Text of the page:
WOW, Iceland! When WOW Airlines came to St. Louis, we made an impulsive decision—who could resist a direct flight to an intriguing place for a great price? Unlike 99% of our trip planning, this one had nothing to do with food. And, you should not plan a trip to Iceland based around meals, because nature is the star. However, there are some gourmet destinations…you just have to do a little research.
Iceland is like a trip to another planet. From black beaches to mossy, chunky other planetary landscapes—this place is like nothing else. Plan to see gorgeous waterfalls around every corner, for your hair to be frizzy and blowing in your face, to pay quite a bit for meals out and still like it.
We were curious about the land of volcanoes, waterfalls, the Blue Lagoon, elves/trolls and glaciers. The house we rented was remote—about 10 minutes outside Selfoss—and we loved its extreme quiet, privacy, space and of course, the hot tub.
This two layer waterfall was impressive. The upper rocky cascade drops about 35 feet and then the lower fall drops about 70 feet into a narrow gorge. Get your ponytail on as there is a lot of spray and water everywhere. There is a statue honoring Sigridur Tomasdottir, the woman who helped thwart plans for a dam and keep the land open and beautiful.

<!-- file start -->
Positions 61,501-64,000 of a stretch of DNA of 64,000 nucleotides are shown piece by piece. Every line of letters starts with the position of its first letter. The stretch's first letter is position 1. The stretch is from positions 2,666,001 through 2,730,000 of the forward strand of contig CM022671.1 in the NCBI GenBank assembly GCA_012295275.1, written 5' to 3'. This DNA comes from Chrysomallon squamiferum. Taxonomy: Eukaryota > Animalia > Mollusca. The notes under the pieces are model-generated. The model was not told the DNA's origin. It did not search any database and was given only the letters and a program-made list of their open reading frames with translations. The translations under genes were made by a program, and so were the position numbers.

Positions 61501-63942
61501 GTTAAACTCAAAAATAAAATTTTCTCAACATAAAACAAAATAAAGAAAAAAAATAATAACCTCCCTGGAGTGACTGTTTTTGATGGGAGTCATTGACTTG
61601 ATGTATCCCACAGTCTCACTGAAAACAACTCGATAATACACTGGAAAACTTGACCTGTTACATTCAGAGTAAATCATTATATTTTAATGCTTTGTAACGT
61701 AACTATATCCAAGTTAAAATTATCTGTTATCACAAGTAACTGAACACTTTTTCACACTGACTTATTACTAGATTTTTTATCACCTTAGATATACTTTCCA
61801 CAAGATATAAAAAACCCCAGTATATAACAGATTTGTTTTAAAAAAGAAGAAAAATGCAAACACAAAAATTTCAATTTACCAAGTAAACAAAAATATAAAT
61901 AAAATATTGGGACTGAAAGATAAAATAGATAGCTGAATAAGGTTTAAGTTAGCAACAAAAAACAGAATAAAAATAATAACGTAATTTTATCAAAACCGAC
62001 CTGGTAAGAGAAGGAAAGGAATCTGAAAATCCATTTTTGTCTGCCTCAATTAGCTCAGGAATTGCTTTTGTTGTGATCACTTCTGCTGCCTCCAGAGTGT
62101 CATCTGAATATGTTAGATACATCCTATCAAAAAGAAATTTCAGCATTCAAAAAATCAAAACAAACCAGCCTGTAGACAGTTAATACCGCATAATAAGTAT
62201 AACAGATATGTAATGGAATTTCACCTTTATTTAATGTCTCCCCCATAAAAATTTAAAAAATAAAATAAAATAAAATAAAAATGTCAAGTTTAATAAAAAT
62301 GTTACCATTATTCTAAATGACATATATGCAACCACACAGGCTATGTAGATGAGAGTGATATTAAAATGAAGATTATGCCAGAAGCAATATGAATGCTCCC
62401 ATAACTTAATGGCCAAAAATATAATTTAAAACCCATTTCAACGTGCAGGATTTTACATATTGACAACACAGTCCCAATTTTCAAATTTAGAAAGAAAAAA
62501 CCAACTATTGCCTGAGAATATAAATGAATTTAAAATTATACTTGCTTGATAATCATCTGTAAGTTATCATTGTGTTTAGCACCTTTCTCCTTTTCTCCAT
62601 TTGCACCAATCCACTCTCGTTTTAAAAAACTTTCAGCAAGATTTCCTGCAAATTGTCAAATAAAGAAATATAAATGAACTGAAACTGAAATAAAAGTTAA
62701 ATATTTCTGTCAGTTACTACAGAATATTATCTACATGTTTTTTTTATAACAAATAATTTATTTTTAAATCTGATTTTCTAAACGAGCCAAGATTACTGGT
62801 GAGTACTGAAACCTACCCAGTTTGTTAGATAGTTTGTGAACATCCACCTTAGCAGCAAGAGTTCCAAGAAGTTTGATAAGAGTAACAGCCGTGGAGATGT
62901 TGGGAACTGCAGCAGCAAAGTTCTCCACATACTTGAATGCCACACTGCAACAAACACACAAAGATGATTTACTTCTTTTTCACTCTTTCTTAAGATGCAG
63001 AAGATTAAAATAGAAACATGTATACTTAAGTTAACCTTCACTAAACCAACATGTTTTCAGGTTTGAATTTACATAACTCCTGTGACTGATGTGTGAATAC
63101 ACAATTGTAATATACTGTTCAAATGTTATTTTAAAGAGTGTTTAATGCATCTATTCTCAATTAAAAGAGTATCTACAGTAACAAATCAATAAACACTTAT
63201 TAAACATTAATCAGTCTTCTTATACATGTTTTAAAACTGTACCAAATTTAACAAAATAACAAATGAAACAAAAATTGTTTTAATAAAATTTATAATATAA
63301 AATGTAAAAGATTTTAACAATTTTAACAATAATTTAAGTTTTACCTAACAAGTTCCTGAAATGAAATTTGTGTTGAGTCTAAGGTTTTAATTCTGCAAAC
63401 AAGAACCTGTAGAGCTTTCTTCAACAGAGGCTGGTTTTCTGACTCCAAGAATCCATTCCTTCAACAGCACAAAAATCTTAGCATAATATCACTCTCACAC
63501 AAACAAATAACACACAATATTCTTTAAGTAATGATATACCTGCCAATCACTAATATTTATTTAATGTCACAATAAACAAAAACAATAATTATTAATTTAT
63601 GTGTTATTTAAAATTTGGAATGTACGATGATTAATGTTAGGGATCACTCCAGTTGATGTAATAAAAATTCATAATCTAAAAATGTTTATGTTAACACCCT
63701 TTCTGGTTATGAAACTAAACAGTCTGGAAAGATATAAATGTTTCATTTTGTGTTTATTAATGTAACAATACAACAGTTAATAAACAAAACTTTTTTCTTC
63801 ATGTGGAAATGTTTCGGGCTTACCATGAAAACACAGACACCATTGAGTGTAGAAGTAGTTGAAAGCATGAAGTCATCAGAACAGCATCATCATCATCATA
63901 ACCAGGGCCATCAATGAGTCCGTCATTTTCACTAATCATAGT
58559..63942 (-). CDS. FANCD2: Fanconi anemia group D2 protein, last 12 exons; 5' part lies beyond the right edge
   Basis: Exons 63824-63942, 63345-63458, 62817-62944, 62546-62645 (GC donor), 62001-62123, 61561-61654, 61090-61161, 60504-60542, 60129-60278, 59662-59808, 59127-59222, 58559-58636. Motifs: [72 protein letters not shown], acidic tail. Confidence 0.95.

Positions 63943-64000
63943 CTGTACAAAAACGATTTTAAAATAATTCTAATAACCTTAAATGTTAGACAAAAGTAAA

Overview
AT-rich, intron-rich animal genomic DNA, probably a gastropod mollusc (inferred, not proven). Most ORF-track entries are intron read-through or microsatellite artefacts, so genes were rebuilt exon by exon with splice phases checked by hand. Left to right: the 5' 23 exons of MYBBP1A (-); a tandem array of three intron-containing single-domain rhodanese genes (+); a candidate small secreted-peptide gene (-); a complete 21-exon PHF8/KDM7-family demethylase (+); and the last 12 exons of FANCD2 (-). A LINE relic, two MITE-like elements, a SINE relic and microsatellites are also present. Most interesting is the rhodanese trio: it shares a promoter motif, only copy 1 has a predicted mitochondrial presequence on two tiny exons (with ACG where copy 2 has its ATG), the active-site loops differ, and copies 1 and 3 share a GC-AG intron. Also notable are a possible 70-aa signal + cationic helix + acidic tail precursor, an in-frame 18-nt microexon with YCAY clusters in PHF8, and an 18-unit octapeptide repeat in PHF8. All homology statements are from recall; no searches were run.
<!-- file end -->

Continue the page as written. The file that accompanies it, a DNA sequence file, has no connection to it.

Waterfall-Pingvellir National Park
This UNESCO national park is significant for many reasons. During the Settlement Age, it was here that chieftains for the different parts of Iceland gathered annually to deal with government business.
From a geological point, it is where you can see the slow separation of the North American and Eurasian tectonic plates—where the earth's crust is literally being torn apart. Oxararfoss, a beautiful waterfall, is where the river plunges over the cliff face into the valley.
Black Sand Beach at Vik
The dramatic basalt formations, formed by volcanic rock, are so fascinating. The jagged Reynisdrangar sea stacks were also formed by volcanic activity. The signs warn never to turn your back to the sea as there are sneaker waves which can jump 50 feet. Luckily, we didn't encounter them.
Seljalandfoss The water here comes from Eyjafjallajokull, the glacier capping the volcano that erupted in 2010. We decided not to walk behind the 210 foot high falls as the wind was making the spray go everywhere. While there is one giant waterfall, there are also several minis all around.
Forged in a massive volcanic eruption over 5,000 year ago, Raufarholshellir is one of the longest lava tubes in Europe. Some areas are very dark and wet and slippery. You are required to wear a headlamp and a helmet, but I showed my surprise at not having to sign a waiver, our guide stated, "In Iceland, we believe in common sense." That summed up the Iceland vibe for me—no frills, no stupid, not a usual touristy destination at all.